Sara Jane Boyers: Gridlock
Sara Jane Boyers’ new project, GRIDLOCK, reflects life behind the wheel in one our largest cities, Los Angeles. There is a good possibility that we might be sitting in traffic when we attend her opening at the Leica Gallery in Los Angeles on March 8th running through April 13th (opening March 8, 5-7pm). But it we will use her philosophy of looking at bumper to bumper traffic with visual potential. Her continuing project is a series of photographs shot from her car window while stuck in traffic. Sara comments: “GRIDLOCK is about being a Californian. About being in a car. About traffic. I am photographing from my driver’s window, first with my viewfinder-less Leica D-Lux3, and now the D-Lux5. Stopped. Crawling. Trapped. Riding on the clutch as I stay in 1st should the flow move on. Hoping to catch that elusive abstraction even while those behind me glower and gently nudge my car along.” The exhibition also includes the work of Domenico Foschi and Sol Hill.
Sara Jane is California fine art photographer who, after successful careers in the music and publishing industries, has returned to a serious focus on her photography. She has exhibited at the Craig Krull Gallery and her has been included in museums, galleries and photo festivals including a GETTY PST exhibition at the Vincent Price Art Museum; Western Australia’s FOTOFREO Biennial; DESIGN/REACTION at the Pasadena Museum of California of Art; as well as two MOPLA exhibitions, the second organized and co-curated by Boyers; and SUMMER MIX, also co-curated by Boyers for LACMA’s Wallis Annenberg Photography Department. She is the recipient of two 2011 and four 2012 IPA Honorable Mentions for her work.
This is a project I cannot say that I looked for. Rather, it is about being immobilized, involuntarily confined and not in control; stuck in the all too commonplace bane of modern metropolitan life: traffic that seems to have no beginning, no end, and is incomprehensible as to its life-cycle.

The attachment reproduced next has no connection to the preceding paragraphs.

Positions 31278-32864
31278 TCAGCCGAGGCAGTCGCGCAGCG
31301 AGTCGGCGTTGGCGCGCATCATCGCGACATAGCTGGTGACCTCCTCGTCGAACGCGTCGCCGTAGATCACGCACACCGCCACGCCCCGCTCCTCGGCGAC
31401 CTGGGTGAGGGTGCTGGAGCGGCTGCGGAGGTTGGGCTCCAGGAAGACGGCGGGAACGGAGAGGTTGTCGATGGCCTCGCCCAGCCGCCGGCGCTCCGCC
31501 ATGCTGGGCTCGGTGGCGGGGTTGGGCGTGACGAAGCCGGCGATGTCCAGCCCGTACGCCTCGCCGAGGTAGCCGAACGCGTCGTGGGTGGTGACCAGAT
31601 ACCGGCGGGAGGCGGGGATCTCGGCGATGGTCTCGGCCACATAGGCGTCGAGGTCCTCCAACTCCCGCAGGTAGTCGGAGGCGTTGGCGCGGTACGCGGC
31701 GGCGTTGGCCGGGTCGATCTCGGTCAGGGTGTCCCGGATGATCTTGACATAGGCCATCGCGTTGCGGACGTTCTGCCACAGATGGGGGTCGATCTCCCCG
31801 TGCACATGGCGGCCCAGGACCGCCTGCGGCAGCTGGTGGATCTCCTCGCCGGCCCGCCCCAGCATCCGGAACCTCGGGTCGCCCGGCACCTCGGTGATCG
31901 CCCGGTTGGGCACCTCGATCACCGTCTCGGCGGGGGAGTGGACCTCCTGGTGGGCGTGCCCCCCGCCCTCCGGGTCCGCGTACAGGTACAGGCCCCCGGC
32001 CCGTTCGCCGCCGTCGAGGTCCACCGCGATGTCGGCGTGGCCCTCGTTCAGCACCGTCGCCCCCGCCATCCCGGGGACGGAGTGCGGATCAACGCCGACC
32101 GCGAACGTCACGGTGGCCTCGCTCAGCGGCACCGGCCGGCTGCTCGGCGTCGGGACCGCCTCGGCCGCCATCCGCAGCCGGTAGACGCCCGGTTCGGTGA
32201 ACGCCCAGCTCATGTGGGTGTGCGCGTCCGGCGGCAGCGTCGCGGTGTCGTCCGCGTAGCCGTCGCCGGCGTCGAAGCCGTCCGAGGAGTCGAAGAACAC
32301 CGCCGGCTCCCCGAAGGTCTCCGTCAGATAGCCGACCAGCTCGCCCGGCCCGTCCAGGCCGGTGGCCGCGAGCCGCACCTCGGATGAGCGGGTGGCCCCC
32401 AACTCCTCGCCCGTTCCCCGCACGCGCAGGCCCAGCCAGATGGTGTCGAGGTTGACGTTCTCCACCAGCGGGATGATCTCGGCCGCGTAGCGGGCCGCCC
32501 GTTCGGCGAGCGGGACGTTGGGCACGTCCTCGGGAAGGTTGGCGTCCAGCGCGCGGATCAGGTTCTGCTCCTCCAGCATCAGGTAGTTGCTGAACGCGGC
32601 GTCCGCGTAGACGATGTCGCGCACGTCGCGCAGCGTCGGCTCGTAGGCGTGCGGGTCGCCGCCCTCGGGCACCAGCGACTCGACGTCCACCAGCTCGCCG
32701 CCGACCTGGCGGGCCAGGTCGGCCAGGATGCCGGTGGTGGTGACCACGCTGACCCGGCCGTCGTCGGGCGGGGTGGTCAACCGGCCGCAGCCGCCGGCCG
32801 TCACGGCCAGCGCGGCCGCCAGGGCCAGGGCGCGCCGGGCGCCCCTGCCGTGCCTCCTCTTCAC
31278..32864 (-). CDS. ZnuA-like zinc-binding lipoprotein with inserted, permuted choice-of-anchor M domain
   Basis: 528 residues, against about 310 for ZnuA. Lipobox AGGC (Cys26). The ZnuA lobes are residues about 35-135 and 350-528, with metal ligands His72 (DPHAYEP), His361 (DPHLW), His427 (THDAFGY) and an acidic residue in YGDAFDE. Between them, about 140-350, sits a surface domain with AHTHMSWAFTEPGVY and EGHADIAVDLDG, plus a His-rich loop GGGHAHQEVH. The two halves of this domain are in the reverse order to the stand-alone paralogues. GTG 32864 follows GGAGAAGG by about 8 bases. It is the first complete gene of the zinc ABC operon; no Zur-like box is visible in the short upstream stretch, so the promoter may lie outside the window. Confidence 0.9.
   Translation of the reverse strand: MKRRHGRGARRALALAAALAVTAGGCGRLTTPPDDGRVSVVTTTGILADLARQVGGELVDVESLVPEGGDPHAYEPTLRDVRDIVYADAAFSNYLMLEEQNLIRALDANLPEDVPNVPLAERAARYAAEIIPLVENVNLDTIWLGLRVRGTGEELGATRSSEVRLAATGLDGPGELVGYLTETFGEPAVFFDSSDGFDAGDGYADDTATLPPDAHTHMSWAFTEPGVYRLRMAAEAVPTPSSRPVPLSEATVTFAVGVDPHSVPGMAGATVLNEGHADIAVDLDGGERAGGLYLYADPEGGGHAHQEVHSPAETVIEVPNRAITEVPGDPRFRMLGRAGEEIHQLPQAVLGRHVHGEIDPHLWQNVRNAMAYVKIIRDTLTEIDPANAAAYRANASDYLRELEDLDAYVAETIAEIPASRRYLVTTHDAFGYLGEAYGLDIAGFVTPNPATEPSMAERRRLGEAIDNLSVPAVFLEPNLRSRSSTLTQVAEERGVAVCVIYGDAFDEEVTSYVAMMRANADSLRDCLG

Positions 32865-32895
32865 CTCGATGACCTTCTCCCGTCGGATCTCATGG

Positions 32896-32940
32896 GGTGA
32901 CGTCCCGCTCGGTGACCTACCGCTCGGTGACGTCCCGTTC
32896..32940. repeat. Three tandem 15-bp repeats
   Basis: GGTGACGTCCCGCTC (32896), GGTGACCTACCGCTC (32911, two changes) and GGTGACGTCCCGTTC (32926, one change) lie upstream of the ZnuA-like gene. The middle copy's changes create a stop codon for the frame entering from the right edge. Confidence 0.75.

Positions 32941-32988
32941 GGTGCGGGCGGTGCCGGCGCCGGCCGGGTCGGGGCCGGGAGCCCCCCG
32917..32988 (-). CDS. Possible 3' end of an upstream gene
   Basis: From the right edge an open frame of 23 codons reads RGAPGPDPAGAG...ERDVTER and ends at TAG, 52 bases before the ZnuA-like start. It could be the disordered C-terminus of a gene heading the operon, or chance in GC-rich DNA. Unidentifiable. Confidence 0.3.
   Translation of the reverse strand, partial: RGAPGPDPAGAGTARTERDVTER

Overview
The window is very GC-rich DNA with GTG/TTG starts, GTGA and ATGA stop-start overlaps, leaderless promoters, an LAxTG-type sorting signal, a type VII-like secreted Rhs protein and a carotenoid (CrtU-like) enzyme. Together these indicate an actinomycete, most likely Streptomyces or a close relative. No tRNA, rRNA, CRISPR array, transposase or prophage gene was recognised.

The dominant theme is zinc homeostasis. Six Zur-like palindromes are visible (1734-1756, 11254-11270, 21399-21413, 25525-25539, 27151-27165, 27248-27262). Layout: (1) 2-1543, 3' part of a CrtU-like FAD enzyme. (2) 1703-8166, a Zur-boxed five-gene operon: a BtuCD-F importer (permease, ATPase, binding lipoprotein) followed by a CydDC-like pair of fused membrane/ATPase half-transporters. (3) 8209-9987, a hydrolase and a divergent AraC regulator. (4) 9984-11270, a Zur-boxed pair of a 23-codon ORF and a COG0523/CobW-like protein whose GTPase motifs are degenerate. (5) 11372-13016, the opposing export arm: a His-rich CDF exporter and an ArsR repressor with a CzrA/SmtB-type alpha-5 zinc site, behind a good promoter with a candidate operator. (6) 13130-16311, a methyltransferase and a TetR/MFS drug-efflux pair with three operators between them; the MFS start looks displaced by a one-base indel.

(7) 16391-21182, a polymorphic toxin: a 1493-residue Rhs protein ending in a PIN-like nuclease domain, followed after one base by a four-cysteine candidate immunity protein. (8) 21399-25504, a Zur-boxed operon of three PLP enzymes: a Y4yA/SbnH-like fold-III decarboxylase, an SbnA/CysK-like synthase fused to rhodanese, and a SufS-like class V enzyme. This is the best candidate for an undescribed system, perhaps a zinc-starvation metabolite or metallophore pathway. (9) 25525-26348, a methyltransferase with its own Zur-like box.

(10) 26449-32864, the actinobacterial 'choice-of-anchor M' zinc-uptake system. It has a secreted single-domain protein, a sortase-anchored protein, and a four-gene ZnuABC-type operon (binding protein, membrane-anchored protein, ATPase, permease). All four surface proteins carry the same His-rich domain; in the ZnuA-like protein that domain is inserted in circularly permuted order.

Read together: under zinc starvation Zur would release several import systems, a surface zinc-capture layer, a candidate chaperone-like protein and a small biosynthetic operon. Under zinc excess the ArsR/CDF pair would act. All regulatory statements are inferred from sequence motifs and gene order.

The unsought and unseen has always fascinated me and that is what I face in this world within our freeways and by-ways, not only in Los Angeles but especially here. Stopped in this place of presumed mobility, taking photographs transported me from confinement to freedom, at least in creative vision if not movement.Thus GRIDLOCK is a series about random views, transporting disquieting space into purposeful moments. It is about risk and chance in this quixotic search to transform and capture light and story at a moment defined. It is about being in the wrong time and at the wrong place, that turns right via my camera.Los Angeles epitomizes an exacerbated form of what is going on in the rest of America where our cars clog roads and divert our plans to get somewhere, anywhere; inhibiting us from roaming freely around our cities with their many cultural and social offerings, forcing workers to leave their families far too early and return too late each day, and often contributing to a geographical segregation few of us desire. Traffic reinforces our sense of isolation, separates us from where we wish to go, from those with whom we want to be and from life we might encounter. The promise aventof new metros and wider lanes that will alter the corridors of our lives takes time and money government no longer has and all the while new cars and populations continue to arrive.As for me, I creep through traffic with a sense of purpose. Until recently when I was forced to abandon a standard transmission, I would, brake, stop, shoot; then shift, brake stop and shoot, again and again. I used my little Leica D-lux with its LED screen to capture what was around me: a concrete world of function over form, surreal and abstract with plants that persistently push through the barriers and with little human intervention other than someone’s tag or detritus thrown or cast from vehicles; a world designed to be invisible as we whizz by.Do I want GRIDLOCK to go away? Yes of course, for while enjoying the city as my canvas, think what other projects and places I could only explore; if only I could get there
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